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Physicians Say Women Need Clarity On How Often They Should Have Mammograms

Friday, May 15, 2015
In a Charlotte (NC) Observer (5/15) “Viewpoint,” Dr. Matthew Gromet and Dr. Nicole Abinanti write that “women deserve clarity from the health-care community on the effectiveness of mammograms and the frequency they should have them.” A recent update to the United States Preventive Services Task Force (USPSTF) recommendations continues to suggest that women ages 50-74 should get a mammogram every-other-year. The article adds that that recommendation conflicts with those of “the American Cancer Society, American Congress of Obstetricians and Gynecologists, American College of Radiology and Susan G. Komen for the Cure, all of which recommend annual mammograms starting at age 40.”

Report: 17M Women Could Lose Mammogram Coverage Under Draft Recommendations From USPSTF

Thursday, May 14, 2015
McClatchy (5/14, Pugh) reports that a new analysis from Avalere Health “estimates that 17 million women ages 40 to 49 could lose free annual mammogram coverage if an influential medical panel adopts its proposed breast cancer screening guidelines.” The article explains that the ACA requires many health plans to cover certain preventive services at no cost to patients if the procedures receive A or B grades from the US Preventive Services Task Force. Last month, the task force issued a draft recommendation that “put a C grade on breast-cancer screening for women ages 40 to 49,” meaning health plans would no longer have to fully cover mammograms for this group. McClatchy adds that the “American Cancer Society, the American College of Radiology and the National Comprehensive Cancer Network all recommend annual mammograms for women 40 and over.”

CDC: Americans Often Skipping Screening Tests For Breast, Cervical And Colon Cancer

Friday, May 8, 2015
On its website, NBC News (5/8, Fox) reports that “Americans are still often skipping screening tests for breast, cervical and colon cancer, a new government survey finds.” The survey indicated that “more than a quarter of women eligible for mammograms are not getting them on time, nearly 20 percent are missing Pap smears and fewer than 60 percent of adults have had a recent colon cancer screening.” In a statement, Dr. Lisa Richardson, director of the Center for Disease Control and Prevention’s Division of Cancer Prevention and Control, said, “It is concerning to see a stall in colorectal cancer screening rates.” Dr. Richardson added, “We must find new ways to make people and providers aware that getting tested for colorectal cancer could prevent cancer and save their lives.”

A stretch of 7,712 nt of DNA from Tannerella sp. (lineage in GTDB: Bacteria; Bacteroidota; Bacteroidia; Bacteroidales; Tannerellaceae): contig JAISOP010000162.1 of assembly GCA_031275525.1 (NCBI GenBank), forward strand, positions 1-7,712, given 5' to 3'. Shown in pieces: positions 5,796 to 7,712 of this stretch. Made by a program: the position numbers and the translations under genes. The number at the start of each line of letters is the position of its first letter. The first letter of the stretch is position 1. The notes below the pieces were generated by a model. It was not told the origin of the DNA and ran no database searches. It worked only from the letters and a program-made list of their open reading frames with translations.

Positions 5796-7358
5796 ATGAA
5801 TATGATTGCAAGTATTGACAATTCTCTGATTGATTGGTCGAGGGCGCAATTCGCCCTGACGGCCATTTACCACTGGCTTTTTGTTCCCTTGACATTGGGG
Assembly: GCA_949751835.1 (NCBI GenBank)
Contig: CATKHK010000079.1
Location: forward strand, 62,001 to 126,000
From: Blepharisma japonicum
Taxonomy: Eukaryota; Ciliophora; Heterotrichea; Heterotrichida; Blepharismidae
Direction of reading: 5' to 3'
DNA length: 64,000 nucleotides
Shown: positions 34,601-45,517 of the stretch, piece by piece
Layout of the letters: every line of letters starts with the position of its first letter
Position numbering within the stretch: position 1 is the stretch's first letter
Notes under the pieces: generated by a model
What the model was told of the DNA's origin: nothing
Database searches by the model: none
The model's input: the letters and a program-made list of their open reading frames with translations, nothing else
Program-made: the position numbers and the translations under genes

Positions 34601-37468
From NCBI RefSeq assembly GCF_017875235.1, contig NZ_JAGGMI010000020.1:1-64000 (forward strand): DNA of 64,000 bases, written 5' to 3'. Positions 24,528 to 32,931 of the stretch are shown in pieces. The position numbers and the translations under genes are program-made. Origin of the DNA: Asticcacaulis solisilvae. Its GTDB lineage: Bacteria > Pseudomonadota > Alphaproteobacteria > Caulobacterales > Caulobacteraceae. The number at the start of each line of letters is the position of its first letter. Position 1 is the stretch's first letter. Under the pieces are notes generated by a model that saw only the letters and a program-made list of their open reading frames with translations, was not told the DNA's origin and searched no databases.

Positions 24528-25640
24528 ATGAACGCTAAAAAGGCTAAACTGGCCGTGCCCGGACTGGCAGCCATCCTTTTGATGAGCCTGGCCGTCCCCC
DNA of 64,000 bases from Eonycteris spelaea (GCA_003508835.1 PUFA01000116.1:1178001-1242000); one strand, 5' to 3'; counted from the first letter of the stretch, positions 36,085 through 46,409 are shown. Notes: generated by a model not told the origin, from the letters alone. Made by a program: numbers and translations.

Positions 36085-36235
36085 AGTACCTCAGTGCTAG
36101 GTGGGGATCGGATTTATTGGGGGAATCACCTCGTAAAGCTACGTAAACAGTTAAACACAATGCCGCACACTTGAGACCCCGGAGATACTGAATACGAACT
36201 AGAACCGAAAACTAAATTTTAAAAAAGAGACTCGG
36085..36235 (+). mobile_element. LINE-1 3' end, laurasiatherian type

ACR Encouraging Radiologists To Leverage Technology To Increase Their Visibility In The Healthcare System

Thursday, May 7, 2015
Forbes (5/7) carries a Medidata article reporting that “diagnostic imaging is a critical component of the health care process, but in recent years interactions between radiologists and referring physicians have decreased, says Mike Tilkin, the chief information officer at the American College of Radiology (ACR).” The increase “in volume due to high demand for imaging and the efficiencies of digital imaging over film-based alternatives result in radiologists more likely to interact with referring physicians through electronic reports, than in a room discussing film together.” Thus, “with these changes, ACR is actively encouraging radiologists to leverage technology to increase their visibility in the health care system.” 

Lawmakers Urge HHS To Oppose USPSTF’s Mammogram Guidance

Thursday, May 7, 2015
The Hill (5/7, Ferris) reports that “several lawmakers who have survived breast cancer are urging the Obama administration to oppose new recommendations that say women under age 50 shouldn’t be screened annually for the disease.” According to the Hill, “Sen. Heidi Heitkamp (D-N.D.) and Rep. Debbie Wasserman Schultz (D-Fla.) – who have both battled breast cancer – joined 60 other members of Congress to condemn recent guidance from” the United States Preventive Services Task Force (USPSTF), “which advises against regular mammograms for younger women.” In a letter to HHS Secretary Sylvia Mathews Burwell, lawmakers wrote, “Years of science and medicine have shown that appropriate screening can lead to early detection and save lives.” 
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